DELLSCHAU charles august albert

1830 . germany

1923 . texas . usa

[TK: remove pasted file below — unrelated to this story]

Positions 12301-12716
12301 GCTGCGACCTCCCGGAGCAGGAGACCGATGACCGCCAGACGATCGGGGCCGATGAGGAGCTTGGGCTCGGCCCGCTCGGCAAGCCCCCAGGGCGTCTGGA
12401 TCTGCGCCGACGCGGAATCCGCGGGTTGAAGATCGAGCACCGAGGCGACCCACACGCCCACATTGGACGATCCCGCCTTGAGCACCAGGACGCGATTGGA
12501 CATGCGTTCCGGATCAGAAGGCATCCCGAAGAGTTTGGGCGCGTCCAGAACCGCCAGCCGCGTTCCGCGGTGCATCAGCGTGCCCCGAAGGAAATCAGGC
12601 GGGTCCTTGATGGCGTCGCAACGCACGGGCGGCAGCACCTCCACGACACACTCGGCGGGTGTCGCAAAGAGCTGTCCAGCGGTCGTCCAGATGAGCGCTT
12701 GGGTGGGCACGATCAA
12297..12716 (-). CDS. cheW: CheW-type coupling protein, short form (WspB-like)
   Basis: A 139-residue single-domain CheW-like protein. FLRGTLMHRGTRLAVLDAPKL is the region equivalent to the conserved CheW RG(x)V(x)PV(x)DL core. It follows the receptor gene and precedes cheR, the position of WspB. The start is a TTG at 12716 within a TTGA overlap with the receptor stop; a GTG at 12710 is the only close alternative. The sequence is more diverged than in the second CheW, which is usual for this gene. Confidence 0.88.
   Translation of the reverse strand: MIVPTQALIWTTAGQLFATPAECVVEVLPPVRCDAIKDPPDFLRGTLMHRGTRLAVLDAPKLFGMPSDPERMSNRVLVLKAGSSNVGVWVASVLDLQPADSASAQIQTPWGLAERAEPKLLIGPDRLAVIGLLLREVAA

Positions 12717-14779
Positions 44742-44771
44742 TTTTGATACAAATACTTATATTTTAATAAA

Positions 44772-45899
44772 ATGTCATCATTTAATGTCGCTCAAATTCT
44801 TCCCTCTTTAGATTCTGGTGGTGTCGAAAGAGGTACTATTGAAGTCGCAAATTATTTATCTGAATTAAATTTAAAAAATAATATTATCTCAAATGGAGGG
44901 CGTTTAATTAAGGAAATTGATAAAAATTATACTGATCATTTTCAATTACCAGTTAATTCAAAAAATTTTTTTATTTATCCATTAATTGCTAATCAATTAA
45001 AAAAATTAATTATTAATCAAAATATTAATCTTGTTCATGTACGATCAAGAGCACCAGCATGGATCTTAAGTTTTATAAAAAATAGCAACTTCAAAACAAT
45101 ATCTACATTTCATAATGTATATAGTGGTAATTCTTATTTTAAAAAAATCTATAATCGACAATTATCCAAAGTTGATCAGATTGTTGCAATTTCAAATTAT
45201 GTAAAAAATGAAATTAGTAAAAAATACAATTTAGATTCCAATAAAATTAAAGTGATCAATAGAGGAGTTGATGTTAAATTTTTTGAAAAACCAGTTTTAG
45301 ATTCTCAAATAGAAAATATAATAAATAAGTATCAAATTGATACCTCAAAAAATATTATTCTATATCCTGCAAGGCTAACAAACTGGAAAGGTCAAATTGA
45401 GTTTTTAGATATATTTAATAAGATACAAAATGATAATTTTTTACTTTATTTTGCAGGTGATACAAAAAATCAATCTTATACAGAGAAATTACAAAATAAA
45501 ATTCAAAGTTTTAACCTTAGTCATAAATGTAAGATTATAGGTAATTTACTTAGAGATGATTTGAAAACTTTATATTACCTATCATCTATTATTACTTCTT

Born in Prussia, Charles Dellschau immigrated to Texas in the 1850s. He also lived in California, where he may have been the draftsman for a secret society for airplane inventors, the Sonora Aero Club, fifty years before the Wright brothers’ first flight. During the Civil War, he married a young widow, with whom he had two children. Although there is scant documentation on his activities before this time, we know that he was a butcher in Fort Bend County, near Houston. His wife died in 1877, followed by his son. For a time, he worked as a saddle maker. When he retired, he quietly began to create twelve books of collages (composed mainly of articles and press photographs about aviation), writings, and pen drawings of aircraft enhanced with gouache or watercolor—inventions, he said, of the members of the Sonora Aero Club. Dellschau clipped pictures out of newspapers to use them for purposes quite different from the original intentions. They seemed to become a direct trace of his personal mental reality as he integrated them with the heterogeneous fragments of world history in his works. Like a film editor, he linked the images to each other on one or several pages, bringing out analogies, tensions, and sometimes contrasts or contradictions. Each book is bound with a system of tabs composed of press clippings, on which the pages are mounted. It was thus through newspapers that Dellschau connected the wide variety of events that were the subject of his drawings and collages—as if the thread of his life was inextricably tied to the current events that they depicted. Starting in 1914, Dellschau’s compositions, which had been flamboyantly colored and are reminiscent of circus posters (inspired by almanacs and Kalender Bilder of the time) became more somber and serious, featuring the catastrophes of his time. Dellschau’s books resurfaced in a flea market in the 1960s. Three of them had been taken apart, but the other nine, which are conserved in Texas museums and by Collection abcd in France, are intact. The binding of the last book inevitably refers to the idea of the secret: the artist sewed the front and back covers together with thread not only at the spine but also along the fore edge, preventing it from being opened. It is thus a radically strange object, a sort of enigmatic last will or reliquary.